1 – two-way cycle tracks can present problems at poorly designed junctions

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The proposal for the main backbone cycle track, the Seven Stations Link, was accompanied by a suggestion for a cycle track along Royal College Street, forming a ‘feeder’ link between commuters’ homes in Camden and beyond and their work or study places in Inner London.

Royal College Street is part of the one-way ‘gyratory’ system that dominates the roads of the whole of Camden Town. Royal College Street itself was one-way northbound and made no allowance for cycling except for two short sections (each approximately 20 metes long) of cycle track near the northern and southern ends of the road. These short sections of cycle track were part of the ‘Somers Town’ cycle route introduced by the Greater London Council in the 1970s. On the main section of Royal College Street, however, the cycle route was diverted to twist and turn down back streets. Southbound access to the cycle route involved cycling down a parallel one-way road, also part of the gyratory system, St. Pancras Way.

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Royal College Street, before, looking north

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Part of a cycle route installed by the GLC in the 1970/80s; the route turns off Royal College Street to twist down some back streets to the right, view to the south

The Camden Cycling Campaign proposal was for a two-way cycle track to run on the left side the road (facing north) linking up the two short sections of existing cycle track at either end. As Royal College Street was a long straight and wide road with plenty of room for parking on both sides, as well as two lanes of motor traffic, the plan was so obvious that it gained momentum very quickly and was implemented before the Seven Stations Link.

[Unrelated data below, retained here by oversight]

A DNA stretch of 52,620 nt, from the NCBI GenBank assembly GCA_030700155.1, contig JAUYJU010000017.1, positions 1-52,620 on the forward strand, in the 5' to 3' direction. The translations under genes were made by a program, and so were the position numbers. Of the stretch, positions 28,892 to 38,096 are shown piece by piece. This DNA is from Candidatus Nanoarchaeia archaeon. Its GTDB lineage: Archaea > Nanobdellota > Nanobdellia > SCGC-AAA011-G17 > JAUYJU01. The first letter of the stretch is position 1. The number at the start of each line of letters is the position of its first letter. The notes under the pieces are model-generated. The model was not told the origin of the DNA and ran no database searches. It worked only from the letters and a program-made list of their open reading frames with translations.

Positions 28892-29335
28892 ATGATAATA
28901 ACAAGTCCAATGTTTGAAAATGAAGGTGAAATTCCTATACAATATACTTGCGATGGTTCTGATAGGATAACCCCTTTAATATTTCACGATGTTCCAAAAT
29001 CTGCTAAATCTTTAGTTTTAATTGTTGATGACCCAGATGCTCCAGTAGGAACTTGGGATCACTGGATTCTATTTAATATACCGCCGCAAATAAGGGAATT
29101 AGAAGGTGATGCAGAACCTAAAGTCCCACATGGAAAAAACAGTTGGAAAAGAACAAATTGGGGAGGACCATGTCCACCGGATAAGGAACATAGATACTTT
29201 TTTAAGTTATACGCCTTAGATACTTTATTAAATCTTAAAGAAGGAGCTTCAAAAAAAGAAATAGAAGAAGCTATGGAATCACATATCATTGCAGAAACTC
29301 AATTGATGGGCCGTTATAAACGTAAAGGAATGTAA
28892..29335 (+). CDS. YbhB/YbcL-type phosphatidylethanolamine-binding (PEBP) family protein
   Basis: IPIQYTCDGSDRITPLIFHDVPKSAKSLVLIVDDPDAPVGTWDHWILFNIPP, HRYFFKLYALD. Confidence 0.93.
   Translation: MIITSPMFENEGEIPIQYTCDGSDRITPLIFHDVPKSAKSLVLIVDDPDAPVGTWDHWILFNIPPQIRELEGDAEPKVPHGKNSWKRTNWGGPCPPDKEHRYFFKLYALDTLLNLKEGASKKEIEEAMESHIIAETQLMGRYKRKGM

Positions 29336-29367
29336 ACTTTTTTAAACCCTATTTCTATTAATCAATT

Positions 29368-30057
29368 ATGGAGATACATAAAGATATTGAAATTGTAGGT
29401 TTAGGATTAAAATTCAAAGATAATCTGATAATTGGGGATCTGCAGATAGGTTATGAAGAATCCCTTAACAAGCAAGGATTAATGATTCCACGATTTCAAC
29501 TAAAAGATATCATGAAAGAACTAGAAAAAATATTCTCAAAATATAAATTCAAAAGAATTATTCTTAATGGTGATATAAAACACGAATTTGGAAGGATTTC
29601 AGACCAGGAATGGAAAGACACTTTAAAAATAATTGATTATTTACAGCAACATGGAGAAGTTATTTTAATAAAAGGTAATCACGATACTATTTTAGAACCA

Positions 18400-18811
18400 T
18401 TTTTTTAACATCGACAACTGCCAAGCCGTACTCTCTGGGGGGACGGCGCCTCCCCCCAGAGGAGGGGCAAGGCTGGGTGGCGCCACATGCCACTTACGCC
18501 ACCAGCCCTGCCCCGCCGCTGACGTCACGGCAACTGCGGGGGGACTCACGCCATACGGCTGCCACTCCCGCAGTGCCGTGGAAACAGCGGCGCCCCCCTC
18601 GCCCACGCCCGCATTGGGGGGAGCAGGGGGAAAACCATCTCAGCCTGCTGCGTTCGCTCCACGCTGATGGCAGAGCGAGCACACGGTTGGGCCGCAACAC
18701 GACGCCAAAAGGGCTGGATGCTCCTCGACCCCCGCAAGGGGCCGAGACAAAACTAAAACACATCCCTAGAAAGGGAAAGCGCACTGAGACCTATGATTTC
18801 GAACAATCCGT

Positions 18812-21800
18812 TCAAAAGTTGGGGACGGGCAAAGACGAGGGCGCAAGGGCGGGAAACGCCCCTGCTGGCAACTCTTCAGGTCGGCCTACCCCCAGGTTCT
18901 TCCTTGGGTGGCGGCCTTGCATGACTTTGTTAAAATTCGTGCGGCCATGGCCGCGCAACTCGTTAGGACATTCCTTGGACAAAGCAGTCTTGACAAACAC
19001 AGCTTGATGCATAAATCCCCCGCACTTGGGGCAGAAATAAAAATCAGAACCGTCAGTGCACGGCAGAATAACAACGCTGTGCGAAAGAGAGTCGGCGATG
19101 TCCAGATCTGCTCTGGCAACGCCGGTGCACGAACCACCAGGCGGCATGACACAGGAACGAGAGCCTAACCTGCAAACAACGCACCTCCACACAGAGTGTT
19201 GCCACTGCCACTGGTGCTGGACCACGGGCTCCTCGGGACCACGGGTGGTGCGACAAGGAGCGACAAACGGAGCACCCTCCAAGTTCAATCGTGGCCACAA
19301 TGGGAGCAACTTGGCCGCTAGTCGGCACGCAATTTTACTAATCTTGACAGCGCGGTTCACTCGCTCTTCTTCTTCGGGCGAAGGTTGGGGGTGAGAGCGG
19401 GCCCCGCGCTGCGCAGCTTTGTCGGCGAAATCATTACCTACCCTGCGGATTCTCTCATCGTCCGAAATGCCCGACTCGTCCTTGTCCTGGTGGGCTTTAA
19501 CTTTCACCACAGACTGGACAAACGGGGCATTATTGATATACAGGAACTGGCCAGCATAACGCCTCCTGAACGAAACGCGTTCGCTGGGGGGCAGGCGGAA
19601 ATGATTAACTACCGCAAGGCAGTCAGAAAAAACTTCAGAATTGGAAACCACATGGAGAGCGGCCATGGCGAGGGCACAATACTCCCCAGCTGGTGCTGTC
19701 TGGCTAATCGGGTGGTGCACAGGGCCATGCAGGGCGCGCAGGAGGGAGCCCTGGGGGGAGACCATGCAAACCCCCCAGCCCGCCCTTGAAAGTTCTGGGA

Implementation was not without problems. The council’s first effort was ridiculously narrow – too narrow even for a one-way cycle track, let alone a two-way system. Also the traffic planners wanted to insert ‘cyclists give way’ signs at every junction. We argued fiercely for a wider track and for retaining cyclist priority at junctions. With backing from Councillor Gerry Harrison we were able to get these principles established (the original ‘give way’ signs are visible in the photo below). The idea of giving cyclists priority at junctions is fairly unusual in Britain and the Camden tracks are among some of the very few examples of cyclist priority on cycle tracks in the country (which is standard on continental European cycle tracks).

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Royal College Street looking north; note the painted over ‘give way’ markings of the council’s first implementation for a junction just out of the picture

However, we expended a lot of our ‘political capital’ on these battles, thus we were forced to compromise on other issues. In particular, we lost the battle to get one fast ‘rat-route’ through a housing estate to be closed and for through motor traffic to be diverted on the main roads. Also the design at junctions and on St. Pancras Way was severely inadequate.

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The photo below show the newly implemented two-way cycle route running along Royal College Street. It was an immediate success, with a threefold increase in the number of cyclists using the route (according to surveys organised by the government’s ‘Transport Research Laboratory’, TRL).

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Royal College Street, looking south; the lower picture shows the same places as shown in the image of the GLC route above